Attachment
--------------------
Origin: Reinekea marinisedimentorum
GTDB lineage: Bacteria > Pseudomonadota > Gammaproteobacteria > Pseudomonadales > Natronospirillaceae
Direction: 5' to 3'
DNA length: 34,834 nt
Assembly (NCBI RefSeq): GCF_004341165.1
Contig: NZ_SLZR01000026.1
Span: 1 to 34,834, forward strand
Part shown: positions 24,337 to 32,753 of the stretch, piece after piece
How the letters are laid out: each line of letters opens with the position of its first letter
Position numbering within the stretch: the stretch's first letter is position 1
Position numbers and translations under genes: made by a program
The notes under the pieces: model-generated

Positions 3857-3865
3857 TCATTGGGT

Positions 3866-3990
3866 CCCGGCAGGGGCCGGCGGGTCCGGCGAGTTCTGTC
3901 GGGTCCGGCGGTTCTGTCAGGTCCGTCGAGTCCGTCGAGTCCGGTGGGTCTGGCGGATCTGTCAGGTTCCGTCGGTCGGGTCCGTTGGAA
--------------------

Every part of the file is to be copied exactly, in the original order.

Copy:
Origin: Reinekea marinisedimentorum
GTDB lineage: Bacteria > Pseudomonadota > Gammaproteobacteria > Pseudomonadales > Natronospirillaceae
Direction: 5' to 3'
DNA length: 34,834 nt
Assembly (NCBI RefSeq): GCF_004341165.1
Contig: NZ_SLZR01000026.1
Span: 1 to 34,834, forward strand
Part shown: positions 24,337 to 32,753 of the stretch, piece after piece
How the letters are laid out: each line of letters opens with the position of its first letter
Position numbering within the stretch: the stretch's first letter is position 1
Position numbers and translations under genes: made by a program
The notes under the pieces: model-generated

Positions 3857-3865
3857 TCATTGGGT

Positions 3866-3990
3866 CCCGGCAGGGGCCGGCGGGTCCGGCGAGTTCTGTC
3901 GGGTCCGGCGGTTCTGTCAGGTCCGTCGAGTCCGTCGAGTCCGGTGGGTCTGGCGGATCTGTCAGGTTCCGTCGGTCGGGTCCGTTGGAA